The following year, this court decided Brown v. Goodyear Tire & Rubber Co., 3 Kan. App. 2d 648, 599 P.2d 1031 (1979), aff'd 227 Kan. 645, 608 P.2d 1356 (1980). K.S.A. 1974 Supp. 44-510f(c) was again at issue in Brown. Brown received a workers compensation award 16 months before he began receiving social security retirement benefits at age 65. The Workers Compensation Fund sought to terminate Brown's workers compensation benefits under K.S.A. 1974 Supp. 44-501f(c). The Court of Appeals affirmed the termination of benefits, noting:

"When viewed as part of a wage-loss compensation program, the termination of benefits under 44-510f(c), like 44-510b(j), does not really penalize the injured worker. By preventing a duplication of benefits under the Workmen's Compensation Act and the Social Security Act, the provision places the worker in the same position as fellow workers who have retired and are drawing old age social security benefits. At that point he is no longer subject to wage loss. It is only his disability benefits that are affected. After retirement the wage loss experienced by a worker is not caused by injury, but by retirement. A worker could retain workmen's compensation benefits by staying in the labor market and not retiring." 3 Kan. App. 2d at 654.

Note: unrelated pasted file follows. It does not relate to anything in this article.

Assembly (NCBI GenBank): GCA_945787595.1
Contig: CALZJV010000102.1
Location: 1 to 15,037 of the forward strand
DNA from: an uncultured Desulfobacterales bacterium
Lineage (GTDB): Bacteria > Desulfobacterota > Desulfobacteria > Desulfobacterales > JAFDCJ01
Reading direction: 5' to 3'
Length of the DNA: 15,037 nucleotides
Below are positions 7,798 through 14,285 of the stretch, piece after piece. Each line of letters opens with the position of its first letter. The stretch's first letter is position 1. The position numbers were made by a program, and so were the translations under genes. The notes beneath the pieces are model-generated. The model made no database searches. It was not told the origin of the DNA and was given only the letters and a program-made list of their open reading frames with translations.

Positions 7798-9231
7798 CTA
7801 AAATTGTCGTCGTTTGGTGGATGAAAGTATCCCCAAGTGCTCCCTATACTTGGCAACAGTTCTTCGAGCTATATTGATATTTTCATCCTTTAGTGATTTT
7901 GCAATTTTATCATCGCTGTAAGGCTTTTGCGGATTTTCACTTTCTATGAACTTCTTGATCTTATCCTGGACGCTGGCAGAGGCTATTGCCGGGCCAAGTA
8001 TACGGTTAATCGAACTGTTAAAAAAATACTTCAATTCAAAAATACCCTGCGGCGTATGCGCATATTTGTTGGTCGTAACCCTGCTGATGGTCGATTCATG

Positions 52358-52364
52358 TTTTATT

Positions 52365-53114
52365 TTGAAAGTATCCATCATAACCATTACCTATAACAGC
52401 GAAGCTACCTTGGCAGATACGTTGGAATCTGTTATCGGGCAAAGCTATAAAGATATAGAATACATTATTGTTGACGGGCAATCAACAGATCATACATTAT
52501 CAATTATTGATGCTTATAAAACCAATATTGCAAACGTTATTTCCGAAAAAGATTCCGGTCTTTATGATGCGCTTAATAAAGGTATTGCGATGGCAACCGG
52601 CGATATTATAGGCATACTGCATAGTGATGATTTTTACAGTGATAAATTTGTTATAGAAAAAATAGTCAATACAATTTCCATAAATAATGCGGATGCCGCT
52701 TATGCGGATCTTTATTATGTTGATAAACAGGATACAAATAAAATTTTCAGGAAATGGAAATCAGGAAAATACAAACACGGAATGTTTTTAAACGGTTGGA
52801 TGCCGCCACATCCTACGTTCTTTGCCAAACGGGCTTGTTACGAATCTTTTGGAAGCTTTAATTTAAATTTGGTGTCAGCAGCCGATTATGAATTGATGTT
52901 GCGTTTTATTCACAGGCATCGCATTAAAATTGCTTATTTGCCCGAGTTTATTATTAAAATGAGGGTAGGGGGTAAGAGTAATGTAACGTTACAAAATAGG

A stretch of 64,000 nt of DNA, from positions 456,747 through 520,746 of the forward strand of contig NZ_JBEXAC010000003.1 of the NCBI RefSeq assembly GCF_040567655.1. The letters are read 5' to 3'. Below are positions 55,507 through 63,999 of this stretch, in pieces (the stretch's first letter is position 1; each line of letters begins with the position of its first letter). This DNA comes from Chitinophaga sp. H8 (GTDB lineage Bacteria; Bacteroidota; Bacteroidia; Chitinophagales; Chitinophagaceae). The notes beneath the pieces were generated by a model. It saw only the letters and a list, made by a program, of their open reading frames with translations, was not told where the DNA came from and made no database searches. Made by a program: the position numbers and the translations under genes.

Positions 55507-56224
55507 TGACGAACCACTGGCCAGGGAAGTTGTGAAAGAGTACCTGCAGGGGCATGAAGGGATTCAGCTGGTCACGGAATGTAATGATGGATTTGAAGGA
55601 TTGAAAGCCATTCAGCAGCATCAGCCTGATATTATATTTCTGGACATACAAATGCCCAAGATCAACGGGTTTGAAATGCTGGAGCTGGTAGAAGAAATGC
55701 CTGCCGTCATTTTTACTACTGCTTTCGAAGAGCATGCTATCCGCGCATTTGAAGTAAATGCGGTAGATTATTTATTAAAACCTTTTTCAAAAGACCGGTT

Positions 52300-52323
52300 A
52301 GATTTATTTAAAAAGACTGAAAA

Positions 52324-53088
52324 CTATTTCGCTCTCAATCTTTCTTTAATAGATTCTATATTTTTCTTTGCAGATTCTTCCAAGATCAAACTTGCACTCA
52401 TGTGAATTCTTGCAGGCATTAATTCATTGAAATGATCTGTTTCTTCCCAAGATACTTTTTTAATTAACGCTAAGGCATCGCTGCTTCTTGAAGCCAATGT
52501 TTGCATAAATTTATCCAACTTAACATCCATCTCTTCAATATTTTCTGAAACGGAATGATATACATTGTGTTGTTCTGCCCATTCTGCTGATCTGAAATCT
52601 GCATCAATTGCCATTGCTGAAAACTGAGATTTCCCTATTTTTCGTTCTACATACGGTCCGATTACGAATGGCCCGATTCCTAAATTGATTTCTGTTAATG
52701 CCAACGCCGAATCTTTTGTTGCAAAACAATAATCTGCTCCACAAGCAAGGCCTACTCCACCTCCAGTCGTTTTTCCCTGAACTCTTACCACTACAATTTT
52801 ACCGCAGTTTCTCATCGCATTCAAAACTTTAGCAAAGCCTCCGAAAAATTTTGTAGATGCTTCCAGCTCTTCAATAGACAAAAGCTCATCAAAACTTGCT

K.S.A. 1976 Supp. 44-510f(c) and K.S.A. 1976 Supp. 44-510b(j) were repealed in 1977. In 1993 K.S.A. 1976 Supp. 44-510f(c) was replaced by the current 44-501(h), which is quoted above. The impetus for this legislation was the same concern that prompted the prior legislation, 44-510f(c) and 44-510b(j): the reduction of workers compensation insurance premiums by, among other things, preventing duplication of wage-loss benefits. Whereas the old law created a total bar to workers compensation benefits for one receiving social security retirement benefits, the new law provided for a dollar-for-dollar reduction in benefits.